eHealth Initiative. (2013). Results from survey on health data exchange 2013. The challenge to connect. Retrieved from http://www.EHIC.org
Green, R. (2013). EHR adoption can, should shed light on patient experience. Retrieved from http://www.egrintelligence.com/2013/08/19/her-adoption-can-should-shed-light-on-patient-experience
Hirsch, M. (2013). Workgroup: Stage 3 must ‘connect the dots’ between functionality, outcomes. FierceEMR. Retrieved from http://www.fierceemr.com/story/workgroup-stage-3-must-connect-dots-between-functionality-outcomes/2013-09-04
Holden, R. & Karsh, B-T. (2010). The technology acceptance model: Its past and its future in health care. J Biomed Inform, 43(1): 159, p. 1-30. doi: 10.1016/j.jbi.2009.07.002.
Judd, D. & Sackett, K. Electronic Health Record (EHR) meaningful use (MU) essentials for perceived nursing benefit, ease of use, acceptance, and satisfaction experienced by Registered Nurses (RNs) and Nurse Practitioners (NPs): An Integrative Review. Unpublished Manuscript.
Kim, J. & Park, H-A. (2012). Development of a health information technology acceptance model using consumers’ health behavior intention. Journal of Medical Internet Research (JMIR), 14(5), e133. doi: 10.2196/jmir.2143.
Murphy, K. (2014). How does patient engagement transform into useful EHR data? Retrieved from http://www.ehrintelligence.com/2014/01/14/how-does-patient-engagementransform-into-useful-her-data/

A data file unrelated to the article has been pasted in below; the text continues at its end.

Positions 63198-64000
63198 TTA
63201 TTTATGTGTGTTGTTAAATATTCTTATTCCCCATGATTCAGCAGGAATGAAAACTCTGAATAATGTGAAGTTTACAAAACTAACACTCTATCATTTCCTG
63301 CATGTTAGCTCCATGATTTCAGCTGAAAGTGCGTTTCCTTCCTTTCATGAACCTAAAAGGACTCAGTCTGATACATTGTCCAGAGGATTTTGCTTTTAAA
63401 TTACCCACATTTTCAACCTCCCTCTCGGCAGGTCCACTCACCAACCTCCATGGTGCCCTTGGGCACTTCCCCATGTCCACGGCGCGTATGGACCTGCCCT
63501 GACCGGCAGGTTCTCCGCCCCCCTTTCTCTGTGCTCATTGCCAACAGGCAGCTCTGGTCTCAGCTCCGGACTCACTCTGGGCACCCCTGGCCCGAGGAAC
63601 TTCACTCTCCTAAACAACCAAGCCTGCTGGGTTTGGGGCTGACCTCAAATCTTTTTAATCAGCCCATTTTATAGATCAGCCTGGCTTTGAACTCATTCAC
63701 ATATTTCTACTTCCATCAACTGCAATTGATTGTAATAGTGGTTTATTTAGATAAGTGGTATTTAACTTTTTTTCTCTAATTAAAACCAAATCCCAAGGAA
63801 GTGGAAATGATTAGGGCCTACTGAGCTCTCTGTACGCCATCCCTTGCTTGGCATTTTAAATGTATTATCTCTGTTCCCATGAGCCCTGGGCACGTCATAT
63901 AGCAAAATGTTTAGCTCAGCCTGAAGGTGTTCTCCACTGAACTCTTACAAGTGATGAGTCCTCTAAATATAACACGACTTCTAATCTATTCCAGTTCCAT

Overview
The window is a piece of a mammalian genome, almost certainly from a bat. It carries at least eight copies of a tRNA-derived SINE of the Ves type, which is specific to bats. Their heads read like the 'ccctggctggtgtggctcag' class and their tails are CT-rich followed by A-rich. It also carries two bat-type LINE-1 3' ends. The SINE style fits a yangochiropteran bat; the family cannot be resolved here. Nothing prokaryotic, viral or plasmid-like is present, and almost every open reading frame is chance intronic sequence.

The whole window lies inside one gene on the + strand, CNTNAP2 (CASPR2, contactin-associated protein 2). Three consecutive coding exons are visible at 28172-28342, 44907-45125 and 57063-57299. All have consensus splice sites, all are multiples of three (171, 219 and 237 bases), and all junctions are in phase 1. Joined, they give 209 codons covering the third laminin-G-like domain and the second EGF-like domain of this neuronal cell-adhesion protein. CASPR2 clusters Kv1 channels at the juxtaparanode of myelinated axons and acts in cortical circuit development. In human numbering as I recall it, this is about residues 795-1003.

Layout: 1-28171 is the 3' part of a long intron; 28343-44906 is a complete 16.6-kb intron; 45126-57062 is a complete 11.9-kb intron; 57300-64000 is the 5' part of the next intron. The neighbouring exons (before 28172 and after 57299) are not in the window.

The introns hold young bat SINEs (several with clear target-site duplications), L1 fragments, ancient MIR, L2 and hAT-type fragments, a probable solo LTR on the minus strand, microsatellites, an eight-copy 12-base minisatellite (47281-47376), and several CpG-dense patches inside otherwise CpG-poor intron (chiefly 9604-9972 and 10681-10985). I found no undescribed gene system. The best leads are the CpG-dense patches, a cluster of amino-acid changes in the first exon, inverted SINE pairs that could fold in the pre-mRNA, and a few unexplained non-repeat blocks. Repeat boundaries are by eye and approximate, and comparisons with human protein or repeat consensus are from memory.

Nazi, K. (2013). The personal health record paradox: health care professionals’ perspectives and the information ecology of personal health records systems in organizational and clinical settings. Journal of Medical Internet Research (JMIR), 15 (4), e70, p. 1-37. doi: 10.2196/jmir.2443.
Venkatesh, V. & Davis F. (2000). A theoretical extension of the technology field studies. Management Science, 46, p. 186-204.
Venkatesh, V., Morris, M., Davis, G. & Davis, F. User acceptance of information technology: Toward a unified view. MIS Quarterly, 27, p. 425-78.
Venkatesh, V., Thong, J. & Xu, X. (2012). Consumer acceptance and use of information technology: Extending the unified theory of acceptance and use of technology. MIS Quarterly, 36(1) p. 157-178.
Technology acceptance model. Retrieved from http://en.wikipedia.org/wiki/Technology_acceptance_model#CITEREFVenkateshDavis2000